"Of course I am!" Belak told me. "You heard Jaqueline: there's a prize in it for me!" He stopped digging and winked at me. "If you help me, I will split it with you."
I stepped through the strewn straw and started sifting away beside him. Not that I wanted any part in whatever prize awaited him; I just wanted to be closer to those dark eyes.

Thinking of Belak's eyes reminded me of what Jacqueline had said about mine. Writer's Eyes... Some extra perception might be good in a situation like this, but how was I going to use a skill I did not understand?
"Belak," I began as we moved on to the next haystack, "have you ever heard of something called a Writer?"
Belak squinted at me. "I'm not sure I have," he said. He pulled an armful of hay out of the side and the top of the mound tumbled over our heads. We shared a laugh, especially at the way the straw stuck in Belak's thick dark hair.
"You, sir, have been well and properly thatched!" I joked.
Belak shook his head and sent pieces of straw flying far and wide. "There," he said, smoothing his coif. "Better?"
I reached over and plucked a stubborn stalk out of the dark tangle. "Much," I said.
His skin felt rough and unexpected as he reached up and took my hands. My heart jumped in my throat and suddenly I was aware of how close together we were.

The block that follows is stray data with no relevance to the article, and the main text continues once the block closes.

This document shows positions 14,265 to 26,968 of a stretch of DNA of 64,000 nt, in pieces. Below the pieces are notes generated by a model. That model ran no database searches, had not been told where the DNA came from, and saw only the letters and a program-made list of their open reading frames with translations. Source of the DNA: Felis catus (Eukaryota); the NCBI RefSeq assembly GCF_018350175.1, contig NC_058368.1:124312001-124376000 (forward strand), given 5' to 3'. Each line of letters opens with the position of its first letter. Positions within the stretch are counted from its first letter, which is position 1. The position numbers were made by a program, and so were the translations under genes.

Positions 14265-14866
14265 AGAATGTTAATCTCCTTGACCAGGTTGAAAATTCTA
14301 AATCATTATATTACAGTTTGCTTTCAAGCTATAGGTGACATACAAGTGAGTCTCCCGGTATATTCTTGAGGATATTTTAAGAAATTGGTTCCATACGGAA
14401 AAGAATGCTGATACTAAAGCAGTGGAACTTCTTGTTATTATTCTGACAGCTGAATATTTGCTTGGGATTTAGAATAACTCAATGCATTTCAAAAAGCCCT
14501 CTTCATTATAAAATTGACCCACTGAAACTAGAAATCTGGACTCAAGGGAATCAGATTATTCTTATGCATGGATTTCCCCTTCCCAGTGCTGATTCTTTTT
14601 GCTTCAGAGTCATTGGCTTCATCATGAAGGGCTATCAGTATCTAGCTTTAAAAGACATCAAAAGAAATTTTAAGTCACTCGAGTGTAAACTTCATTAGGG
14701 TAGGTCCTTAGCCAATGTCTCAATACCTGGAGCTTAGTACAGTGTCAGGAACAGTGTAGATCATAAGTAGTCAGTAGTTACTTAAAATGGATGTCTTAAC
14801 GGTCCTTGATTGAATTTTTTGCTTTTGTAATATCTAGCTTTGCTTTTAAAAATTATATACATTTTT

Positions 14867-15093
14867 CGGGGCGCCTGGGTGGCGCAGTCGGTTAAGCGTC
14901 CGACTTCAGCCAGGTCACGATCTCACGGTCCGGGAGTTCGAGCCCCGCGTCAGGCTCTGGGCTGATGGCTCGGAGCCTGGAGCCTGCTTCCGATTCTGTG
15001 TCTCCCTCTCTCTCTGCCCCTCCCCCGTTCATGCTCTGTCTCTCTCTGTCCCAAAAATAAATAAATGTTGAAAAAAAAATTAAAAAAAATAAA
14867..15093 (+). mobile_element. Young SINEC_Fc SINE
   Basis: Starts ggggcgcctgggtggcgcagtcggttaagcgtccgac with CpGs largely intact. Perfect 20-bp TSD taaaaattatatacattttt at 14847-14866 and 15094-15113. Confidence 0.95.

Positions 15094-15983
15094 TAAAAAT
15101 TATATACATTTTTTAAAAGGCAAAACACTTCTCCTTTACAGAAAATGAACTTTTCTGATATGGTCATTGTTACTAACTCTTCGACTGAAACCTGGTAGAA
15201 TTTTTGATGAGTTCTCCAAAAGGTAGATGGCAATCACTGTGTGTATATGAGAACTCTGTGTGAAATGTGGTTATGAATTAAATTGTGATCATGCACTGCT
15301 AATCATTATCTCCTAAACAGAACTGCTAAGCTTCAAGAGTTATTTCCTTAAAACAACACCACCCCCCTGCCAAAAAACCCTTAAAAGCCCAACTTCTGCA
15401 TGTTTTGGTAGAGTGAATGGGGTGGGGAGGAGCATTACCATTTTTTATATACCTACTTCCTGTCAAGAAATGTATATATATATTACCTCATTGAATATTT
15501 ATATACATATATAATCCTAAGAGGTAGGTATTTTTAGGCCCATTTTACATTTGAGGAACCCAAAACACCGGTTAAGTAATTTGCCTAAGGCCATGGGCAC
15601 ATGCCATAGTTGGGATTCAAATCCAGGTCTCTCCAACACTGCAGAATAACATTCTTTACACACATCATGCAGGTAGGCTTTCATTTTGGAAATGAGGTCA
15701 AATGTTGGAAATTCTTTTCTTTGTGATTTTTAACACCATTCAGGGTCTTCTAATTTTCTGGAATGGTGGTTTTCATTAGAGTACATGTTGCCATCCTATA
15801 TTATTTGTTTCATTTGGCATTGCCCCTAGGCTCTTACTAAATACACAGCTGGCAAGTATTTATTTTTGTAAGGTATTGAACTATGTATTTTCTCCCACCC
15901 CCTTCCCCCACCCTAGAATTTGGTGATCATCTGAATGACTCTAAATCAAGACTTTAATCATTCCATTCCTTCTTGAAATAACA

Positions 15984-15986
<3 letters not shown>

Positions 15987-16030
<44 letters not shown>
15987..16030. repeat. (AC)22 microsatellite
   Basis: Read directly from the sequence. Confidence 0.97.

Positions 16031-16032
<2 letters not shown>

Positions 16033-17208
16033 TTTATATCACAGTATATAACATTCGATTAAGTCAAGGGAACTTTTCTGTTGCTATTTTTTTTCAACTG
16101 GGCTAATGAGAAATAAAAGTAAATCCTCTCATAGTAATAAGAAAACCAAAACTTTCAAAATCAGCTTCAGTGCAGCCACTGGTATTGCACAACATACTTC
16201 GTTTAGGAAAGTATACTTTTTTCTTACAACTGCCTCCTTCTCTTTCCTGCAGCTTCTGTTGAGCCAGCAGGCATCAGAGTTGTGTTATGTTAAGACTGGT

"I'm really glad you're doing this with me, Shereya," he said softly.
I had no words to respond. I could almost taste his breath as we sat there under the haystack. I pushed against the prickly pile beside me to take my mind off the rush of emotion.
"Of course I would help you, silly!" I told him. "You're my friend, and I know you would do the same for me."
"Absolutely," he replied, turning back to the haystack and combing through it with his fingers. "So about how long do you figure it should take us to find the needle?"
I sighed as I saw the twenty other stacks we still had not searched. "There is no telling how long—I mean," I gestured to the scattered hay, "it could be in a stack we haven't searched yet, or it could have just as easily slipped through your fingers."
He snorted. "Careful now, you sound like you're speculating."
I shook my head. "Not speculating, just... observing."